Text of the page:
Photographer: George Frey/Bloomberg

U.S. Targets Virtual Cash, Fining Ripple for Lax Controls

Updated on

U.S. authorities effectively tightened their grip on virtual currencies, reaching a settlement with a San Francisco-based start-up that regulators accused of negotiating a quarter-million-dollar deal with a convicted explosives dealer.

Ripple Labs Inc. agreed to pay $700,000 to settle allegations of poor money-laundering controls with the U.S. Justice Department, the Internal Revenue Service and Financial Crimes Enforcement Network, or FinCEN, the enforcement arm of the U.S. Treasury Department.

Tuesday’s settlement is the first civil enforcement action against a virtual currency exchanger, FinCEN said in a statement. It enforces rules that FinCEN laid out in 2013 that required all virtual currency exchangers to register with the agency.

Ripple sold its XRP, the second-largest virtual currency, even though it hadn’t registered with FinCEN, the Justice Department said in a statement. Ripple failed to maintain appropriate anti-money laundering controls under federal banking laws, the department said.

Monica Long, a Ripple Labs spokeswoman, said the company is pleased to resolve this matter, adding that it hasn’t willfully engaged in criminal activity and cooperated with investigators while bolstering compliance efforts in a “Wild West” industry.

“An early company in an emerging, undefined fintech category, Ripple Labs was one of the first to proactively build out a compliance and risk program,” Long said.

Cryptocurrency Market

The virtual currency industry consists largely of start-up companies seeking to carve out a piece of the cryptocurrency market dominated by Bitcoin. Tuesday’s ruling underscores the costs such companies may bear -- in the form of potential enforcement actions, or in compliance and legal costs.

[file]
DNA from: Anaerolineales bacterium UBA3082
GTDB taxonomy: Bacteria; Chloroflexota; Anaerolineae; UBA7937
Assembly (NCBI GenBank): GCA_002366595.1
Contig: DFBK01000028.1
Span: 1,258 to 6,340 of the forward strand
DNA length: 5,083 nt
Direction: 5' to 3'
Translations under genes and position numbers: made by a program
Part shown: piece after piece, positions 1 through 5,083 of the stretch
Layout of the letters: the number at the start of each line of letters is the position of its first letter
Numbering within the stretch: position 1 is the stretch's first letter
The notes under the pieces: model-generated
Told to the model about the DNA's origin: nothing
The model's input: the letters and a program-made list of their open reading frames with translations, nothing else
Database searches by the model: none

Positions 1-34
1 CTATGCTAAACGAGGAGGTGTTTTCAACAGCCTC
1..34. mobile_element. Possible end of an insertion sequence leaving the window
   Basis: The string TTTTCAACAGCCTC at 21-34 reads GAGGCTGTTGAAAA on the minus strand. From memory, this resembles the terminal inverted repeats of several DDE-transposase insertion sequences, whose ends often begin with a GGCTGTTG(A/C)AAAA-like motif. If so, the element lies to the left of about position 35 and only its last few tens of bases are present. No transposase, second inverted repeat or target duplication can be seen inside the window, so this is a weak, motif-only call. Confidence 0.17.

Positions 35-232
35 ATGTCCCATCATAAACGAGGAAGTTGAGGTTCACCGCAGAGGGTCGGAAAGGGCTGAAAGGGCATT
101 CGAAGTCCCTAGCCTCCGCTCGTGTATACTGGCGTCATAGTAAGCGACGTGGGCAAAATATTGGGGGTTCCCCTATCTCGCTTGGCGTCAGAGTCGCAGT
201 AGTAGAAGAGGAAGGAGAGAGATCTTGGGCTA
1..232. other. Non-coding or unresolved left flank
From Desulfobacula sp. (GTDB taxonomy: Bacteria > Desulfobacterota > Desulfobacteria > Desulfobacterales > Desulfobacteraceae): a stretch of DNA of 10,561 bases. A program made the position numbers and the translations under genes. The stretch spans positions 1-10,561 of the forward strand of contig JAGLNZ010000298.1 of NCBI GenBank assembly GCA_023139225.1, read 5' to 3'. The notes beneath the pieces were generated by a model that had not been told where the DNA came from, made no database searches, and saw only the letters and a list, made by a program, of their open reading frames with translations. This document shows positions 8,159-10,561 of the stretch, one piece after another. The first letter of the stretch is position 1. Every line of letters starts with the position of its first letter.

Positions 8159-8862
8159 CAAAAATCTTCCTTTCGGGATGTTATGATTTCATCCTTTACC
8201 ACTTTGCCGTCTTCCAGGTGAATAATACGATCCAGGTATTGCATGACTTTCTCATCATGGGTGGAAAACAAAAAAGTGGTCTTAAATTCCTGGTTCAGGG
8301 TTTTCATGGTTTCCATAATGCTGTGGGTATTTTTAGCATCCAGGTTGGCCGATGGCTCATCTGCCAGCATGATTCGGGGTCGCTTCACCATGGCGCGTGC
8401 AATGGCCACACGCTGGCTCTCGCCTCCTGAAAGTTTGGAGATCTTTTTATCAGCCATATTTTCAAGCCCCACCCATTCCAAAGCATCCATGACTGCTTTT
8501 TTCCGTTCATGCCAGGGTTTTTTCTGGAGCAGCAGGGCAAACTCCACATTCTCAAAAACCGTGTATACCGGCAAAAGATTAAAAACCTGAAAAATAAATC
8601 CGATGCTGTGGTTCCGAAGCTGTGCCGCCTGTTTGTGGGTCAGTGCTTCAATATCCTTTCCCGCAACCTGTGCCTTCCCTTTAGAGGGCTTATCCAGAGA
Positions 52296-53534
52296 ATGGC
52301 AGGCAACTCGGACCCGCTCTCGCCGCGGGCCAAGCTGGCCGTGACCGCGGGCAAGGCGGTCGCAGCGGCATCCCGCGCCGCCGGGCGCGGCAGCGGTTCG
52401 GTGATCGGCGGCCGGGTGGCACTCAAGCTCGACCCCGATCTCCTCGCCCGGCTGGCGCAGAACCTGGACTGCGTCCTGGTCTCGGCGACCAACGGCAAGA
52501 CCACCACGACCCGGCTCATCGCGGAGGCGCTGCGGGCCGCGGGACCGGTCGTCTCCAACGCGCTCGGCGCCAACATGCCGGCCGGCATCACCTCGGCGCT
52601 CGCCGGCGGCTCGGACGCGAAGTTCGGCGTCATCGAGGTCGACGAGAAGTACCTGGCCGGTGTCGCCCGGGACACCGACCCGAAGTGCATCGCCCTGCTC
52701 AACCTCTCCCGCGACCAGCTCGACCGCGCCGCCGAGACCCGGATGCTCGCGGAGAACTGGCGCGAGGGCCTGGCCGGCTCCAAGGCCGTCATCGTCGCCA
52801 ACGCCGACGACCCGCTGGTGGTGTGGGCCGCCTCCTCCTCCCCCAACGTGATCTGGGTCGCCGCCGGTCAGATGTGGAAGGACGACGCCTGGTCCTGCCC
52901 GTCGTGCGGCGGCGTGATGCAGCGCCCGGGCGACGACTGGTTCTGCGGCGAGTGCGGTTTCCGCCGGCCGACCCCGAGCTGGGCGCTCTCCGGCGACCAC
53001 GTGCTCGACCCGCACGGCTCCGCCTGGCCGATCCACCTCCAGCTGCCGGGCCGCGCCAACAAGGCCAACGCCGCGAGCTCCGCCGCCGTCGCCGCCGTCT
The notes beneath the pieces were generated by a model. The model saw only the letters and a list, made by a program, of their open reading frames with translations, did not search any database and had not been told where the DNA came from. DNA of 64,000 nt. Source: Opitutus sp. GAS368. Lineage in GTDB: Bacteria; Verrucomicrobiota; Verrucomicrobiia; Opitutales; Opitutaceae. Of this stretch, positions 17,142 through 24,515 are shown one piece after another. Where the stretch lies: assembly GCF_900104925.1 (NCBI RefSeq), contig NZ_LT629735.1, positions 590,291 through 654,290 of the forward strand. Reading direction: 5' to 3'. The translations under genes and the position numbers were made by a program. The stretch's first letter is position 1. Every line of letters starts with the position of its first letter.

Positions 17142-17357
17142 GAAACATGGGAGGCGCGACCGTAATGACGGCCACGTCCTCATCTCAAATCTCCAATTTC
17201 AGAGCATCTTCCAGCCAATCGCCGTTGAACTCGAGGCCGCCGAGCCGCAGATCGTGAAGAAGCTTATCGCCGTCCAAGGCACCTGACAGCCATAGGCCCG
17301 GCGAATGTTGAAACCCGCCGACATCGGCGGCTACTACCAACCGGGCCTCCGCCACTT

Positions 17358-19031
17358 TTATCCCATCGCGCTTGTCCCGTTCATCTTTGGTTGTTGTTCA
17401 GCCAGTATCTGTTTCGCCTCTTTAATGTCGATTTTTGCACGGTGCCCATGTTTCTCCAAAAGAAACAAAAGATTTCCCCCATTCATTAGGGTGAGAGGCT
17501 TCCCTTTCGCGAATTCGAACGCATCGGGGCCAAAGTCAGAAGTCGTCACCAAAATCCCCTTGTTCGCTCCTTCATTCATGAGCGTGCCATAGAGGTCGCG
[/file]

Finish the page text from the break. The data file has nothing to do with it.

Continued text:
Ripple Labs “acknowledged that digital currency providers have an obligation not only to refrain from illegal activity, but also to ensure they aren’t profiting by creating products that allow would-be criminals to avoid detection,” said U.S. Attorney Melinda Haag of the Northern District of California. “We hope that this sets an industry standard.”

In late 2013, the company negotiated a $250,000 transaction with an individual who had prior felony convictions for dealing in explosive devices and had been sentenced to prison, the Justice Department said in a statement, adding the company hadn’t followed its own “know your customer” requirements.

That individual was a Ripple Labs investor, according to the statement of facts in the case.

Ripple was co-founded in 2012 by Internet entrepreneur Jed McCaleb, according to a company blog. McCaleb also started Mt. Gox, which dominated the world of Bitcoin until its bankruptcy last year.

As part of the settlement, Ripple Labs will have external audits through 2020 and beef up its anti-money laundering controls and training program. A subsidiary of the firm, XRP II LLC, was cited in the settlement for failing to file suspicious activity reports and for lax money laundering controls.

Before it's here, it's on the Bloomberg Terminal. LEARN MORE